Page last updated at 18:00 GMT, Monday, 10 November 2008

Decisions of the 'privacy law judge'

Mr Justice Eady. Copyright Universal Pictorial Press Photo
Mr Justice Eady has made several high-profile privacy judgements

The editor of the Daily Mail, Paul Dacre, has launched a scathing attack on the judgements of Mr Justice Eady, accusing him of creating a privacy law by the backdoor.

Mr Dacre highlighted the case of Max Mosley, to whom Mr Justice Eady awarded damages against the News of the World for breaching his privacy under Article 8 of the Human Rights Act.

Mr Justice Eady, the most senior libel judge in England and Wales, sat on the Calcutt committee in 1990 which considered the introduction of a privacy law.

He was in favour of a law, but journalists opposed it.

The law was never introduced, but the Human Rights Act, which came into force in 2000, enshrined a right to privacy under Article 8.

Legal observers say that that Mr Justice Eady believes he is simply applying the Act and weighing the rights to privacy against freedom of expression.

MAX MOSLEY, PRESIDENT OF THE FIA

In July this year, Mr Justice Eady found that Max Mosley's privacy had been breached, arguing that the News of the World had no evidence to support its claim that Mr Mosley had taken part in a "sick Nazi orgy."

Max Mosley
Max Mosley outside the High Court after Mr Justice Eady's ruling this year.

As the activity had contained no Nazi element, the Judge said he was "unable to identify any legitimate public interest to justify either the intrusion of secret filming or the subsequent publication."

Mr Justice Eady went on to say there was "no public interest or other justification for the clandestine recording."

He added that Mr Mosley had a "reasonable expectation of privacy in relation to sexual activities, albeit unconventional, carried on between consenting adults on private property."

However, Mr Justice Eady did acknowledge that the News of the World honestly believed there were Nazi elements to the orgies, and declined Mr Mosley's request for punitive damages, limiting his award to 60,000.

LORD BROWNE, FORMER CHIEF EXECUTIVE OF BP

Lord Browne's career at the helm of BP began to fall apart in 2006 after Lord Justice Eady gave the go-ahead to the Mail on Sunday to publish an account of his private life by an ex-boyfriend.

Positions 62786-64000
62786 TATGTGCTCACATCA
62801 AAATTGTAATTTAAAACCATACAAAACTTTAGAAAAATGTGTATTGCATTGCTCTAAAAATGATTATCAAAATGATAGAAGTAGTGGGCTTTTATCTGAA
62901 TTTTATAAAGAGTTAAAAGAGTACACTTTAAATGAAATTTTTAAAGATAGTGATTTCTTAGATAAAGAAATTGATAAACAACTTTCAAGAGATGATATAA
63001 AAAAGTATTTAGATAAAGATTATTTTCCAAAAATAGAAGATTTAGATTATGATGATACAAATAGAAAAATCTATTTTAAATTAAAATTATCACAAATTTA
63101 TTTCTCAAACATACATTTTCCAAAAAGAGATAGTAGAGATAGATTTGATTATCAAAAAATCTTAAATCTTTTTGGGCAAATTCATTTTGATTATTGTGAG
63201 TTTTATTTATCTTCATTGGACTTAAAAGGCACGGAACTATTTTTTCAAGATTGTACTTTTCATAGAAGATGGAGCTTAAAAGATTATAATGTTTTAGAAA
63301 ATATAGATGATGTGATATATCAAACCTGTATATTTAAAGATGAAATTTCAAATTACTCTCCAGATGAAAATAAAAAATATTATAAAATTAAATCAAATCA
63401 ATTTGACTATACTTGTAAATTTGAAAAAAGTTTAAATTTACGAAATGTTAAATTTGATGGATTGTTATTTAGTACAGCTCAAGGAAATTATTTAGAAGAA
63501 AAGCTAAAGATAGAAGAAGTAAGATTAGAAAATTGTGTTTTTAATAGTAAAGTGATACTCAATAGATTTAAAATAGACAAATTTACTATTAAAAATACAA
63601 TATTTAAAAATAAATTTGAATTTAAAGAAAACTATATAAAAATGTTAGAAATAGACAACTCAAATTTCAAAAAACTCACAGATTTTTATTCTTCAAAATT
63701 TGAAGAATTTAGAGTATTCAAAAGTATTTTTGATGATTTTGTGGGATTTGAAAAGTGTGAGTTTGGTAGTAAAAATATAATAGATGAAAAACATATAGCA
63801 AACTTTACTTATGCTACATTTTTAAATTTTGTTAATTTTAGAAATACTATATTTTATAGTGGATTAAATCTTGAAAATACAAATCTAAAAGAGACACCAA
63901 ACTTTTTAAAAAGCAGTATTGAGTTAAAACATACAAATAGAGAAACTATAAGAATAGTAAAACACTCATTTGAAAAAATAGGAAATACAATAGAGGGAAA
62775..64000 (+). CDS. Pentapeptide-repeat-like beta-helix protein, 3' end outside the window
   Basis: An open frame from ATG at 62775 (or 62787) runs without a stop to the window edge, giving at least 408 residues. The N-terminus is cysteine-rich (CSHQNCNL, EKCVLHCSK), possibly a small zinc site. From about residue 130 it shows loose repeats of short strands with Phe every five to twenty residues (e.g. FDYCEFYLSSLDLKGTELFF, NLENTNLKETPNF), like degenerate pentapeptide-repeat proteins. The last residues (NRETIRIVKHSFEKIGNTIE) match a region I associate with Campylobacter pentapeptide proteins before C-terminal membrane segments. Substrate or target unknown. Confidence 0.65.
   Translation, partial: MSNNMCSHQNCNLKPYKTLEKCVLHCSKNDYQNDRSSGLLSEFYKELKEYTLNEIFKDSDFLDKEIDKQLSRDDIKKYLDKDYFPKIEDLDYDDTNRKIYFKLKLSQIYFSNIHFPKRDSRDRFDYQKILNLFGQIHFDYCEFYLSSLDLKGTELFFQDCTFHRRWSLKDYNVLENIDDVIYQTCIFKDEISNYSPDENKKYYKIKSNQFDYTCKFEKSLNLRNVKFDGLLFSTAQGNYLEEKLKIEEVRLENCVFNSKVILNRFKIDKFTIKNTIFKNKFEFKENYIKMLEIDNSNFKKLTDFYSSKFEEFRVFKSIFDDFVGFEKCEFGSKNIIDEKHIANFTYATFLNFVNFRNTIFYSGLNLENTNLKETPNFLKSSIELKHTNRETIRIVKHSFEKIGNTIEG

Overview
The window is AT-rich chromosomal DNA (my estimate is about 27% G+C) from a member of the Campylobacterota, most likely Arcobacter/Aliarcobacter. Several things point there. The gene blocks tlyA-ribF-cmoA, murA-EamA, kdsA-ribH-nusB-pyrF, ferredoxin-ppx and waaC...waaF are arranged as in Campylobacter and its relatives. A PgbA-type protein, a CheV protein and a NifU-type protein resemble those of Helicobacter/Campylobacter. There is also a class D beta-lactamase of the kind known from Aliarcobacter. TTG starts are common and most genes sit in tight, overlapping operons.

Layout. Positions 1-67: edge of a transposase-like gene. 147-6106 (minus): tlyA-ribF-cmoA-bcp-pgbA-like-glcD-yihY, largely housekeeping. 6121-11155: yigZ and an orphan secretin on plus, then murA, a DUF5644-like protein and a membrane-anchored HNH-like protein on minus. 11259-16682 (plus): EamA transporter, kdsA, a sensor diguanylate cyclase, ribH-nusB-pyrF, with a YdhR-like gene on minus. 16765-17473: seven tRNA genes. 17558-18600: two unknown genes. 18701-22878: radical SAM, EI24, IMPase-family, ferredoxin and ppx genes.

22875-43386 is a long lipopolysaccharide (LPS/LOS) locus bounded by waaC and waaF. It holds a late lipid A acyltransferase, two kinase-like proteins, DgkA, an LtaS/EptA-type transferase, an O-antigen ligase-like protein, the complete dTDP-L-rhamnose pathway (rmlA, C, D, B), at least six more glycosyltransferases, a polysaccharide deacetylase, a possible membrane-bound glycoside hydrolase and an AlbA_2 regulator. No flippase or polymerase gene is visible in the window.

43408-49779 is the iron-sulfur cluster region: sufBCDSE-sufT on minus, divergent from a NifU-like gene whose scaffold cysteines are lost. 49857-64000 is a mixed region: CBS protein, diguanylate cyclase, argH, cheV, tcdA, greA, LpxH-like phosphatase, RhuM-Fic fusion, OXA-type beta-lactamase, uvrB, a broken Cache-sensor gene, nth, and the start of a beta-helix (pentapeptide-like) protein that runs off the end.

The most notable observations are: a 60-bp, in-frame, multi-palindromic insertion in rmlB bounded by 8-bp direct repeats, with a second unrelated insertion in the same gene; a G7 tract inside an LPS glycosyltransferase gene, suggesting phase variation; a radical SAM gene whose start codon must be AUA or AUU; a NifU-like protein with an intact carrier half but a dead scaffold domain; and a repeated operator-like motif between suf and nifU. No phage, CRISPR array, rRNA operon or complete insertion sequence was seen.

Lord Browne
Lord Browne resigns from BP having lied to a court over his private life.

Mr Justice Eady rejected Lord Browne's plea to keep his relationship out of the public eye, claiming that it was widely known about in business, media and political circles.

He added that the allegations made by his former lover Jeff Chevalier, that Browne had used company resources to set him up in his own mobile ring-tone business, were a matter of legitimate concern to BP shareholders.

LOREENA MCKENNITT, CANADIAN FOLK SINGER

In 2005, Mr Justice Eady awarded 5,000 in damages and an injunction to Loreena McKennitt against Niema Ash, a former friend who he deemed had written an intrusive biography of Ms McKennitt, entitled My Life as a Friend.

The Judge ruled that parts of the book, covering McKennitt's health and diet, her feelings towards a fiance who had tragically drowned, and her personal and sexual relationships, were private matters.

As a result, Ash had made "unauthorised used of private information" and had violated a duty of confidence.

GORDEN KAYE, ALLO ALLO ACTOR

In 1990, the Allo Allo actor, Gorden Kaye, was photographed in hospital by two Sunday Sport journalists while he recovered from brain surgery.

Gordon Kaye
Gorden Kaye in the BBC's Allo Allo

The reporter and photographer had disguised themselves as medical staff.

Mr Justice Eady was strongly influenced by the absence of any legal protection against publication for Mr Kaye, saying that there was "a serious gap in the jurisprudence of any civilised society, if such a gross intrusion could happen without redress."

FAMOUS SPORTSMAN, ANONYMOUS

In 2006 Mr Justice Eady prevented a husband from going to the newspapers with revelations of his wife's affair with a sport star, believed to be a well-known footballer.

In his judgement, Mr Justice Eady argued the husband's right to free expression was trumped by the right to privacy of his wife and the celebrity - still un-named - with whom she had cuckolded him.



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